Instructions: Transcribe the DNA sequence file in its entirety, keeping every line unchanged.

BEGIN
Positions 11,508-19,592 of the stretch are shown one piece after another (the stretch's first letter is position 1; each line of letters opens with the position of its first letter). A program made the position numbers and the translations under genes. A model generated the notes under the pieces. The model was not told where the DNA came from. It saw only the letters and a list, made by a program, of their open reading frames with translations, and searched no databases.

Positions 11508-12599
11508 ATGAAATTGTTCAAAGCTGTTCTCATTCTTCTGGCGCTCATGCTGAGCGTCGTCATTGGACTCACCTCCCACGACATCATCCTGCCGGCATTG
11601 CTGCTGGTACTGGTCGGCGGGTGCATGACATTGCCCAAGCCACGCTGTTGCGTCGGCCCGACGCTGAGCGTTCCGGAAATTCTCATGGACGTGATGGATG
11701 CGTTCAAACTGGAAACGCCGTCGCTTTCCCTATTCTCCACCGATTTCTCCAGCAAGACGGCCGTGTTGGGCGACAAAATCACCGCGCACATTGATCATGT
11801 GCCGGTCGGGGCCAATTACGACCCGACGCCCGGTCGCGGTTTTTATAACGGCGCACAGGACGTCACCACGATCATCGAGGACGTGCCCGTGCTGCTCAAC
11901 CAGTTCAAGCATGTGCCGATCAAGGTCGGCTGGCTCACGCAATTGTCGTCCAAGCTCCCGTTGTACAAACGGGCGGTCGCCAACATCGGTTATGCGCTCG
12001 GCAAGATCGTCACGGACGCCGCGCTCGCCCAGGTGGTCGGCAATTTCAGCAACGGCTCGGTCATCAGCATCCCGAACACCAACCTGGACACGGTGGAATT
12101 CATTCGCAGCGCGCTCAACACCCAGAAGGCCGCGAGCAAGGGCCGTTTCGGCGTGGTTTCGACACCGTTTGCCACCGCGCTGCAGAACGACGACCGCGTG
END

Positions 11,508-19,592 of the stretch are shown one piece after another (the stretch's first letter is position 1; each line of letters opens with the position of its first letter). A program made the position numbers and the translations under genes. A model generated the notes under the pieces. The model was not told where the DNA came from. It saw only the letters and a list, made by a program, of their open reading frames with translations, and searched no databases.

Positions 11508-12599
11508 ATGAAATTGTTCAAAGCTGTTCTCATTCTTCTGGCGCTCATGCTGAGCGTCGTCATTGGACTCACCTCCCACGACATCATCCTGCCGGCATTG
11601 CTGCTGGTACTGGTCGGCGGGTGCATGACATTGCCCAAGCCACGCTGTTGCGTCGGCCCGACGCTGAGCGTTCCGGAAATTCTCATGGACGTGATGGATG
11701 CGTTCAAACTGGAAACGCCGTCGCTTTCCCTATTCTCCACCGATTTCTCCAGCAAGACGGCCGTGTTGGGCGACAAAATCACCGCGCACATTGATCATGT
11801 GCCGGTCGGGGCCAATTACGACCCGACGCCCGGTCGCGGTTTTTATAACGGCGCACAGGACGTCACCACGATCATCGAGGACGTGCCCGTGCTGCTCAAC
11901 CAGTTCAAGCATGTGCCGATCAAGGTCGGCTGGCTCACGCAATTGTCGTCCAAGCTCCCGTTGTACAAACGGGCGGTCGCCAACATCGGTTATGCGCTCG
12001 GCAAGATCGTCACGGACGCCGCGCTCGCCCAGGTGGTCGGCAATTTCAGCAACGGCTCGGTCATCAGCATCCCGAACACCAACCTGGACACGGTGGAATT
12101 CATTCGCAGCGCGCTCAACACCCAGAAGGCCGCGAGCAAGGGCCGTTTCGGCGTGGTTTCGACACCGTTTGCCACCGCGCTGCAGAACGACGACCGCGTG